I developed the drivers and application software for the US Navy's 3D Volumetric Display, at Naval Ocean Systems Center in San Diego around 1992. The system used acousto-optical devices (bragg cells [wikipedia.org]) to steer a laser's beam at a two-bladed 13 inch diameter helix that rotated at 600 rpm, giving a 20Hz refresh rate. The display was limited to about 4400 voxels per image because of the time the cells required to stop vibrating a
  • Nothing new (Score:5, Informative)

    by OzPeter (195038) on Thursday June 24, 2010 @11:13AM (#32678284)
    The ol' spinning mirror used to fake a real 3d display trick
    • I don't see how a spinning mirror is really "faking" it though. Don't get me wrong, it is old, but essentially all a display has to do is look the park, right? Why would a spinning mirror not be a real 3d display?

      • Re: (Score:3, Informative)

        by camperdave (969942)
        Well, because there is only horizontal parallax, and not vertical parallax for one thing. If you had an image of a pair of dice behind a playing card you could move left or right to look behind the card to see the dice, but you could not move up to look over the card to see the dice.
        • by BronsCon (927697)

          They demonstrate vertical parallax in the video.

          • by LanMan04 (790429)

            It's just tracking with the camera. You'll notice that the image stays the same (you don't get to see the "top" of the TIE fighter) when they go up and down with the camera.

            • by BronsCon (927697)

              The head image........ yes, you do.

              • The way the system works is by projecting a series of 2D image onto a rotating mirror. When the mirror is at position 0, they display image 0, which is what a viewer from angle 0 would see. They then shift the mirror by 1.25 degrees to position 1, and display image 1, which is what a viewer from angle 1 would see. They proceed in this fashion, displaying 288 2D images each to one of 288 different angles. Because your eyes are horizontally separated, you see the mirror from two different angles. Your ri
        • by xonar (1069832)

          Well, because there is only horizontal parallax, and not vertical parallax for one thing. If you had an image of a pair of dice behind a playing card you could move left or right to look behind the card to see the dice, but you could not move up to look over the card to see the dice.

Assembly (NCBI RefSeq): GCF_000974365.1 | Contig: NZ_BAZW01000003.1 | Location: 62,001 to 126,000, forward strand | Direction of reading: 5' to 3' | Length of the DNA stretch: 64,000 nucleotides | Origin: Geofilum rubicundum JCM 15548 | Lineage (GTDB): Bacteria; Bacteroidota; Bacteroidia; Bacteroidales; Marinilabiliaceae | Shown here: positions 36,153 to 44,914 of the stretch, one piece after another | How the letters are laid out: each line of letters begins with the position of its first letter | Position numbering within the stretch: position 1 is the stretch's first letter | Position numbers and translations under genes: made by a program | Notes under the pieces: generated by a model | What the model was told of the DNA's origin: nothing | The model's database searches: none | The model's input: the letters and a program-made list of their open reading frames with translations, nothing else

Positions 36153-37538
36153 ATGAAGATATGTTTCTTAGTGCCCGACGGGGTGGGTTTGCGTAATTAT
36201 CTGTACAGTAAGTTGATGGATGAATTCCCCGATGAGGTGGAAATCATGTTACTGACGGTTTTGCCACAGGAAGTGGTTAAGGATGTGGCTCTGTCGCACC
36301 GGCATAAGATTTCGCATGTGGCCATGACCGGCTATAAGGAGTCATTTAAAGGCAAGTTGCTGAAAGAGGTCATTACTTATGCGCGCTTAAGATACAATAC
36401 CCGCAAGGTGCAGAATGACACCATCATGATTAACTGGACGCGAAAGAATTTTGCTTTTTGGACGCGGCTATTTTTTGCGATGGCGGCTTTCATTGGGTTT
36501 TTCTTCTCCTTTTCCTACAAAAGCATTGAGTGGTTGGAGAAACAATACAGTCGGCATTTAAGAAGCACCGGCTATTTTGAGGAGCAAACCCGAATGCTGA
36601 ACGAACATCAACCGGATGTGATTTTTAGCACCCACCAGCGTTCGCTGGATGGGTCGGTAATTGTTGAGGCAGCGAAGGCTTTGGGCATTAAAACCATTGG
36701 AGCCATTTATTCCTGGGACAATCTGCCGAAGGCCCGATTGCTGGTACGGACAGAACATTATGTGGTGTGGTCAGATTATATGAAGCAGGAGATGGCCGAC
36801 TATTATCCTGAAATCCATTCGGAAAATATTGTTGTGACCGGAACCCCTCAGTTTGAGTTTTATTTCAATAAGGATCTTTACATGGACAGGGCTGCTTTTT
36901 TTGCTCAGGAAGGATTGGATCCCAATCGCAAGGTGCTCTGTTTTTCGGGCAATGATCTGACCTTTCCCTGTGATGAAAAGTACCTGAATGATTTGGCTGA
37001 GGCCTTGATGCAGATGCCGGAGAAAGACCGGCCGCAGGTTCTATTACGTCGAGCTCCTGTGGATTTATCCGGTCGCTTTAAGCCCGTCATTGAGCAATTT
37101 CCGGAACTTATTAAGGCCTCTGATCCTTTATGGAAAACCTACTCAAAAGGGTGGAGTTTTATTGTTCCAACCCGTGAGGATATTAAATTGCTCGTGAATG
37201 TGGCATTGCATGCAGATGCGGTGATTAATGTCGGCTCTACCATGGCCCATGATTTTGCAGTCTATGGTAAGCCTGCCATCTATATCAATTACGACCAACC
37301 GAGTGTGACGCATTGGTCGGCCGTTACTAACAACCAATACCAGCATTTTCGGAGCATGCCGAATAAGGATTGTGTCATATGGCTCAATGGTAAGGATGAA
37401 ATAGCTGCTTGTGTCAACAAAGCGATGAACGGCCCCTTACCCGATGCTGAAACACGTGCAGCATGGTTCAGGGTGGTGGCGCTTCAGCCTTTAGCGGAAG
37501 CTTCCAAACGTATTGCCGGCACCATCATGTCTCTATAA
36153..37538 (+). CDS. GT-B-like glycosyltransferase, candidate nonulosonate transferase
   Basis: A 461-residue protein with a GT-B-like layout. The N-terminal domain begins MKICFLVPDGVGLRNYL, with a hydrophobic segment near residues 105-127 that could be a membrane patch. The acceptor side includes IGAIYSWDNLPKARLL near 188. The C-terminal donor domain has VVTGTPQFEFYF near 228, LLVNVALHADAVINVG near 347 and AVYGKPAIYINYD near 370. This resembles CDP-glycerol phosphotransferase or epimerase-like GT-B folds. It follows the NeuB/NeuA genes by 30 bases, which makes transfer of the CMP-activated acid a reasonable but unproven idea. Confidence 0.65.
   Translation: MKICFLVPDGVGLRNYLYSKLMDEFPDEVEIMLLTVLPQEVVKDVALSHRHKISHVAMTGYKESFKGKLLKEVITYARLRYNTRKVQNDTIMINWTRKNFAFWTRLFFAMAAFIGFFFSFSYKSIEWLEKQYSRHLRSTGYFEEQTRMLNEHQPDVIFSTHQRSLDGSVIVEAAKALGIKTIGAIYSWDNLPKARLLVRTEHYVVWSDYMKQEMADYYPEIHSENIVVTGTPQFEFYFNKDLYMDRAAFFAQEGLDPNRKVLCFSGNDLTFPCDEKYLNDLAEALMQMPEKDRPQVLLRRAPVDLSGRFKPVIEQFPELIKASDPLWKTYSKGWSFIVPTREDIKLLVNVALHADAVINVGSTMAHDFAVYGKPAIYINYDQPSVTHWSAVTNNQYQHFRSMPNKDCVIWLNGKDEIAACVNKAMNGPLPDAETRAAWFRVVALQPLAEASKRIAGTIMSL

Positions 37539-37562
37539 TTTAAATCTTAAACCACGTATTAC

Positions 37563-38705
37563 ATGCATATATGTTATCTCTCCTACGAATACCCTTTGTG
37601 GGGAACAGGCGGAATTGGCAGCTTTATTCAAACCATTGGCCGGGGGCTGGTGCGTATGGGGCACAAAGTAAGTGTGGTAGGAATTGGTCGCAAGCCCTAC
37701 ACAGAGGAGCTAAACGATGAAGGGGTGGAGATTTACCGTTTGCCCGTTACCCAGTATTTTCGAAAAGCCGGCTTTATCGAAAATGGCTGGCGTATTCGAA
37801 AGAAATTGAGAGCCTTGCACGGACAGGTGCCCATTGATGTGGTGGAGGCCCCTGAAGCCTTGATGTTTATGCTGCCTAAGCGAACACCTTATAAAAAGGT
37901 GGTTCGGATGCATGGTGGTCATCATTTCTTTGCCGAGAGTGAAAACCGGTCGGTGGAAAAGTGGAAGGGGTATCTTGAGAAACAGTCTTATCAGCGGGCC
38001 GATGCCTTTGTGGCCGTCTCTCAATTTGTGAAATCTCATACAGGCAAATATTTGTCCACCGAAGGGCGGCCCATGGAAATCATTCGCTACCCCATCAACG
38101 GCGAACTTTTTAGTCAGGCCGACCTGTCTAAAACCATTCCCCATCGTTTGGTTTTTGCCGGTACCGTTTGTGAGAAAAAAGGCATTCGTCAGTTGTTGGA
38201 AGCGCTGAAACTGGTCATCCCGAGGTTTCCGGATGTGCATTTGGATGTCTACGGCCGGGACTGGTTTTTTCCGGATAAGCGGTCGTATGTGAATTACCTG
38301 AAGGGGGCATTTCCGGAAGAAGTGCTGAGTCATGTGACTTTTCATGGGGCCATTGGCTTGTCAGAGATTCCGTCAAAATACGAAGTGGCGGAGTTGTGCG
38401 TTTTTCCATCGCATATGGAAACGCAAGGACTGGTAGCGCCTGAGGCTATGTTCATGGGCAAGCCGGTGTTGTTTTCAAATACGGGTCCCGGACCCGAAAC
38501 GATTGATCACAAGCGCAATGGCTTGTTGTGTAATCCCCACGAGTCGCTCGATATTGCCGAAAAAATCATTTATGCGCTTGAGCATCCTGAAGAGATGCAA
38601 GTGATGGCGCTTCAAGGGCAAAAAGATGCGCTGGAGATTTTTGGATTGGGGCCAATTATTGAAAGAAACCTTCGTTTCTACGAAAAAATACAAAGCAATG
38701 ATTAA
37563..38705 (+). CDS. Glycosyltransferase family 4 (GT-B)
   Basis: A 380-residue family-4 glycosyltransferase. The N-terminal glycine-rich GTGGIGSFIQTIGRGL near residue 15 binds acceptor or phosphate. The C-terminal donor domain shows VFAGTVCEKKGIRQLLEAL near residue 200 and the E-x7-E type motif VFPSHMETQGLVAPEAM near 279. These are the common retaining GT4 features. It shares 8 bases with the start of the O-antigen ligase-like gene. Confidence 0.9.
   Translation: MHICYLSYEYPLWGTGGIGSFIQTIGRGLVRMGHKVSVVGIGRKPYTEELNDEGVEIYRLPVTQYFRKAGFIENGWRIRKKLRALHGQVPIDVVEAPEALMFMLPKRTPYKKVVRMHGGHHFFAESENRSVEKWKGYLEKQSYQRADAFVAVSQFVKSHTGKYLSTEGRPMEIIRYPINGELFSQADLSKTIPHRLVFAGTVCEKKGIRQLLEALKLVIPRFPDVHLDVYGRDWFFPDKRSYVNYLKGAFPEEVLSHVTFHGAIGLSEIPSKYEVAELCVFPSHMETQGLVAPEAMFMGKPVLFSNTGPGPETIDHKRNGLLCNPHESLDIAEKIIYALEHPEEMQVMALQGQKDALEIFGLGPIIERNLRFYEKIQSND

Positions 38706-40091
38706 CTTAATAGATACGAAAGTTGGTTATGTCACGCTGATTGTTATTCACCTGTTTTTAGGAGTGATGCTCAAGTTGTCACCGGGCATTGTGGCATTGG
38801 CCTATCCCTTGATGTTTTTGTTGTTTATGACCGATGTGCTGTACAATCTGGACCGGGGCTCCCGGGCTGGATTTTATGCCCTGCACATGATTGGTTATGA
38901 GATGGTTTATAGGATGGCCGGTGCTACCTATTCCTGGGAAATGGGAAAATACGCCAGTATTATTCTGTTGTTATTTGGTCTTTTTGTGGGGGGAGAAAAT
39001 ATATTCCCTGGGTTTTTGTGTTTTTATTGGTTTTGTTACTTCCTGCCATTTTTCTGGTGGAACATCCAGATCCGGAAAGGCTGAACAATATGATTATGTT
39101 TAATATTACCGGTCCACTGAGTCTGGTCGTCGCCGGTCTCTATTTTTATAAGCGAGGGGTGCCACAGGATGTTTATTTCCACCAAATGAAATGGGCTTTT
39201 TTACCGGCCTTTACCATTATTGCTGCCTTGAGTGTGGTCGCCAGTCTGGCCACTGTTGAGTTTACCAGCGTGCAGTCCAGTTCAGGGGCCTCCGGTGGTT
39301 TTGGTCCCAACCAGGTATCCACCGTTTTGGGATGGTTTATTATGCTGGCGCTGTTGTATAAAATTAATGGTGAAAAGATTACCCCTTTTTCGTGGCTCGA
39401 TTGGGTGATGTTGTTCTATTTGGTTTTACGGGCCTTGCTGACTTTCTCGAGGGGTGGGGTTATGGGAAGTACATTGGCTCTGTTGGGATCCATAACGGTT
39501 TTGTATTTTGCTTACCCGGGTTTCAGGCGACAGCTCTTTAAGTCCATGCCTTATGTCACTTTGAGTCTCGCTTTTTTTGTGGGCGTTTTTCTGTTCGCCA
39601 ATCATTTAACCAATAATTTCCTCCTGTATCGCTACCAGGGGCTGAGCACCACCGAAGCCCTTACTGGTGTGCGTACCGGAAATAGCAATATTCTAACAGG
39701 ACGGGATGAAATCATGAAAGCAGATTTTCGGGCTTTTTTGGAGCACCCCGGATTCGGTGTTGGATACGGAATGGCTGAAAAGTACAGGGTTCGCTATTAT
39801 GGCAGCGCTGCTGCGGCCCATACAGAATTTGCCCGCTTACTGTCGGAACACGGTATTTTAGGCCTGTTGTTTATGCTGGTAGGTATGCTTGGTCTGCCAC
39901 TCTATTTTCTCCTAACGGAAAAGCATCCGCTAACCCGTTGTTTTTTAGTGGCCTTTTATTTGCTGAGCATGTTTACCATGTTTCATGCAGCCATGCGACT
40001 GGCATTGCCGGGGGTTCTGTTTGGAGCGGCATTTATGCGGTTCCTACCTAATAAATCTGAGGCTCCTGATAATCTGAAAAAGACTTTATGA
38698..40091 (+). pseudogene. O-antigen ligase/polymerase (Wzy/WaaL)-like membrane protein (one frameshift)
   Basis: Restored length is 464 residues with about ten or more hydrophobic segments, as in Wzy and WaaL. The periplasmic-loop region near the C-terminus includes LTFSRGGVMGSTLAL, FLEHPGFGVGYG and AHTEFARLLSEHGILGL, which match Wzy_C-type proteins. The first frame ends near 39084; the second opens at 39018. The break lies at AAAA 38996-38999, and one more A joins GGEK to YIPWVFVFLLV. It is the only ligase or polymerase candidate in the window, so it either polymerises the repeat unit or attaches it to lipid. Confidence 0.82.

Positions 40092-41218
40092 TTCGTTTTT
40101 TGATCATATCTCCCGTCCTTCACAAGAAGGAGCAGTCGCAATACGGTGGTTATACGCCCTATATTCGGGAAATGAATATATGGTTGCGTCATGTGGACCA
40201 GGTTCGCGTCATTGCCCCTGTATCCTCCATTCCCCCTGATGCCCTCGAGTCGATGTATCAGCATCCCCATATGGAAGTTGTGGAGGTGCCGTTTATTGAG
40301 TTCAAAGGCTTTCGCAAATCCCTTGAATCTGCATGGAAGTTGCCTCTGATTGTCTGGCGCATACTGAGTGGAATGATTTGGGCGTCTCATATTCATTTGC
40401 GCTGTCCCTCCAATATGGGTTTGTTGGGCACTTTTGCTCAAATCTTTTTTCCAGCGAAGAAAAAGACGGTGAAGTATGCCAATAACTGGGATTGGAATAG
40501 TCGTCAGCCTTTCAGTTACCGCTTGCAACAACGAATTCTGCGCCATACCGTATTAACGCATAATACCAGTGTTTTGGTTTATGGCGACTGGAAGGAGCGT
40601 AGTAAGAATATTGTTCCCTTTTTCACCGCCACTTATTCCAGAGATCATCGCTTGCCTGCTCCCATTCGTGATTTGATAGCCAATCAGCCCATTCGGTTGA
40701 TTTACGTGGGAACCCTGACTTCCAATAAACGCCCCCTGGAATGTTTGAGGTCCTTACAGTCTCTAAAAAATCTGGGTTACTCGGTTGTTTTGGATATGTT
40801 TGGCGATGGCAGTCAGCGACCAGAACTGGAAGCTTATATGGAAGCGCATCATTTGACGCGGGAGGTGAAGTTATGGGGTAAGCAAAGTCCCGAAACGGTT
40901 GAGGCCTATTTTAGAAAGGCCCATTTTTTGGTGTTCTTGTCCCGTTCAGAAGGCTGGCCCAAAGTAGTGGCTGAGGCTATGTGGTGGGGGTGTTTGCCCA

"but you could not move up to look over the card to see the dice." It seemed to work just fine in the video.

          • Re: (Score:3, Interesting)

            by camperdave (969942)
            It seemed to work just fine in the video.

            "Seemed" is the operative word there. What they do is track the viewer's height and rotate the image along a horizontal axis to simulate vertical parallax. If you have two viewers, say a boy and his father, standing side by side, this system will display the proper image to both just fine. It projects one image to the boy, then at a later time in the scan cycle, it projects a different image to the father. However, if the boy is standing in front of his father,
    • The ol' spinning mirror used to fake a real 3d display trick. Yes, Max [wikimedia.org], the old spinning mirror used to fake a real 3d display trick. We're thinking of having one installed in your other shoe.
    • The spinning mirror combined with the assymetric diffuser gives each viewpoint in the horizontal plane a different image just like a real 3d object would. The place where I get lost is they claim they also have a way to make the vertical viewpoints 3d correct. I don't see how.

  • by Anonymous Coward

    Glad to see it's on the fast track to the marketplace with the whole second ./ posting in three years....

  • With mirrors! Seriously, I saw a "tank" 3D system back in the late 80's/early 90's hooked up to an E&S display system.

    • Re: (Score:1, Offtopic)

      by OnlyJedi (709288)

      I still remember being a kid in the early 90's, and playing games like Time Traveler [wikipedia.org] and Holosseum [wikipedia.org] in arcades. Apparently they were very successful financially, though they didn't last too long.

      • by Vegeta99 (219501)

        I remember Time Traveler!

        Well, I remember the damn thing always being broken when I could talk my parents into taking me to the arcade... Just read those Wiki articles, and it turns out I wasn't the only one: Holosseum was a conversion for the cabinet cuz their LD players sucked :P